AnneMarie Ciccarella, a 57-year-old brunette who speaks quickly with a hint of New York accent, thought she knew a lot of breast cancer. Her mother was diagnosed with the disease in 1987, and several other women have also developed the disease.
When doctors found a suspicious breast lump that turned out to be cancerous, it immediately sought mutation testing on the two BRCA genes, which represent about 20 percent of families with a strong history of breast cancer.
Ciccarella assumes that the results would be positive. They were not. Instead, we only identify a variant called unknown or uncertain meaning (SUV) in BRCA1 and BRCA2. Unlike pathogenic mutations that are known to cause disease or benign diseases are not, these genetic variations are simply not sufficiently understood whether they are involved or not.
“I thought I might have a mutated gene or not, and with all the cancer in my family, I thought I was going to bring a change. I did not know there was a big third category,” he said. “I have not had any information that it was a huge loss of blood by a big question mark.”
Thousands of people tested their BRCA genes for increased genetic susceptibility to the breast, ovary, prostate and others. About 5 percent said they were an SUV. This number is even higher for other genes: in one study, nearly 20 percent of genetic testing gave an SUV result.
Genetic variants that cause disease are rare, but that does not mean that all rare variants cause disease. Should we change the way we manage uncertainty in genetic testing?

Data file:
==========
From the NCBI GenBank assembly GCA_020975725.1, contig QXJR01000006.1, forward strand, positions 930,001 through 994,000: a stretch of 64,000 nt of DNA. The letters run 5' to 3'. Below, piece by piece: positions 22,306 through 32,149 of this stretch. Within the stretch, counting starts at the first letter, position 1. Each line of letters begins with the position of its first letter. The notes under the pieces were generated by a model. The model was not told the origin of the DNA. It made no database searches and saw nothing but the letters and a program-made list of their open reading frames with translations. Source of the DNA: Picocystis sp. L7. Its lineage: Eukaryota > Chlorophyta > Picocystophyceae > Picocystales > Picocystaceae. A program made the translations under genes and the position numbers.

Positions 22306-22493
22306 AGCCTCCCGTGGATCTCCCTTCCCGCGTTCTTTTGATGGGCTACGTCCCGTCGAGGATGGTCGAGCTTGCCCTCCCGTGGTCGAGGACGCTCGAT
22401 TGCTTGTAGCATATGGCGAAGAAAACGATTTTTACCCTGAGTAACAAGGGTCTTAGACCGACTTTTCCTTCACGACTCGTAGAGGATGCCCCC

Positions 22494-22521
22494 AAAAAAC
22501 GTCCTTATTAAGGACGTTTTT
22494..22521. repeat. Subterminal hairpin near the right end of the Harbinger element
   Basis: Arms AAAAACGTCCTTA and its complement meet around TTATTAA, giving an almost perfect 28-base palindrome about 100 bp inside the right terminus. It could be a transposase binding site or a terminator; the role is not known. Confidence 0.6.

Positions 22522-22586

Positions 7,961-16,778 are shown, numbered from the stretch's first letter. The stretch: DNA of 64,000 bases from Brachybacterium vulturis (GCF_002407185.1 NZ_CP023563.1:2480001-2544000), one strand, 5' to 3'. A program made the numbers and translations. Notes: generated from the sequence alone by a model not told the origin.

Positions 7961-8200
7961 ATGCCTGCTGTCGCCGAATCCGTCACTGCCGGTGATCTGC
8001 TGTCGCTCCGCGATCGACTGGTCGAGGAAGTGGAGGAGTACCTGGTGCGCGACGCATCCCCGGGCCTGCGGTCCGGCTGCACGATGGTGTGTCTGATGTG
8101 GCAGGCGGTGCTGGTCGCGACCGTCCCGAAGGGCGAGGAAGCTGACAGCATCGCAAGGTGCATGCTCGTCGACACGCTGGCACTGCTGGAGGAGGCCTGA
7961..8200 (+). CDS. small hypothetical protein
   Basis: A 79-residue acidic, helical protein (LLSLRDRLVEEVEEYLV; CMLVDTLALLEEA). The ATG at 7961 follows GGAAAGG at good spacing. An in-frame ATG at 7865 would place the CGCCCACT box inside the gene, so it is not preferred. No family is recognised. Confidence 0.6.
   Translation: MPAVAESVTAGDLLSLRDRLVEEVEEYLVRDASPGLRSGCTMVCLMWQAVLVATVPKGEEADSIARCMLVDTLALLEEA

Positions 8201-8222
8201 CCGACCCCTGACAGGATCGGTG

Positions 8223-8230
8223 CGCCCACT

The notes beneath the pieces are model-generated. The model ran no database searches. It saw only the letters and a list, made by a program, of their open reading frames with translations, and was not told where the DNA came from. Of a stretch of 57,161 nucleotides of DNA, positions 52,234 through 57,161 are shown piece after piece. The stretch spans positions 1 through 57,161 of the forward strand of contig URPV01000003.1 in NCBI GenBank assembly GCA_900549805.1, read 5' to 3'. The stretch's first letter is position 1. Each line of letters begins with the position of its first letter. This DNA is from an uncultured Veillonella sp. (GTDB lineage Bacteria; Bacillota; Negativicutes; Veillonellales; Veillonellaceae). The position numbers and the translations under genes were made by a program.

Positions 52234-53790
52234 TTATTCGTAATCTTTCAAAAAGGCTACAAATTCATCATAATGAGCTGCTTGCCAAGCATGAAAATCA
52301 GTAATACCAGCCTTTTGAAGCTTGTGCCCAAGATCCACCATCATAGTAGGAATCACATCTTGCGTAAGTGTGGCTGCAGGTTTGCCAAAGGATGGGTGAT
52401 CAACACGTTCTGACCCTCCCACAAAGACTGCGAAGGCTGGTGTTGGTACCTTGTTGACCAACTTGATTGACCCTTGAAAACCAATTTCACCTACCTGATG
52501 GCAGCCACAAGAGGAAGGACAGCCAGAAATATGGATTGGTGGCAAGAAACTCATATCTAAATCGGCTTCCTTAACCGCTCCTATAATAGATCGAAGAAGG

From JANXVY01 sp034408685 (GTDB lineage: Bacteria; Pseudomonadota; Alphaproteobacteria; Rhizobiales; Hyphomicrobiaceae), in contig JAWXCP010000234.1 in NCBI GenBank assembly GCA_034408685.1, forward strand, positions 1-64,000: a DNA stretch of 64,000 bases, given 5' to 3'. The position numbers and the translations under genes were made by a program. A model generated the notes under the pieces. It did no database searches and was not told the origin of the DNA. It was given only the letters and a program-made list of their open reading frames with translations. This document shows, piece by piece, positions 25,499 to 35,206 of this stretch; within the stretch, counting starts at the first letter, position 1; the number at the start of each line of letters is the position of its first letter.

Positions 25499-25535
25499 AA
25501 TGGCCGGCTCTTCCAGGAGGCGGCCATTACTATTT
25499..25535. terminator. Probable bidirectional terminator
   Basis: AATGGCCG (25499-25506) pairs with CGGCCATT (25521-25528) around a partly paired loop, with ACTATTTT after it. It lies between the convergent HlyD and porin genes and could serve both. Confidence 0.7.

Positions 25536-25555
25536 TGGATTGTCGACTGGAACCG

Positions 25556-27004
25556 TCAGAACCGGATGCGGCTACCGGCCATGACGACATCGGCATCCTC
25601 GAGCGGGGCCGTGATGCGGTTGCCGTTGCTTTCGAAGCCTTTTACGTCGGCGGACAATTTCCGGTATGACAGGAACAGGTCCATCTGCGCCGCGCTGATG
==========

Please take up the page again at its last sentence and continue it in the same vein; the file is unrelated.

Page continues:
“It’s a lot of uncertainty,” said Robert Klitzman, a bioethicist at Columbia University in New York. People want genetic testing like pregnancy tests, it says: “If you are pregnant or your place is not, they look more like a time report” and most people are not ready to deal with the odds and The uncertainties that result.
When scientists asked a group of women that a year after receiving the results of the BRCA test, women whose results were uncertain or non-informative felt much more stress and anxiety than those whose results were mild or pathogenic.
A follow-up study showed that the greater the risk a person thought their outcome indicated, and she was more tolerant, she was more likely to experience a serious distress in the long run.
Even before her sequencing results appear, Ciccarella decided to have a bilateral mastectomy based on her family history. For her, if she ever developed breast cancer has been answered, and in the worst possible way.
But she still wanted the information for her son and daughter so they could see if they had inherited a genetic risk of cancer. As a number of families, they learn that genetic sequencing will not provide answers at all.
We are all mutants. The three billion DNA fragments we do have always been considered as constant, granite monument chiseled as a classic, with only small changes made here and there. Scientists used to believe that DNA mutations were largely harmful.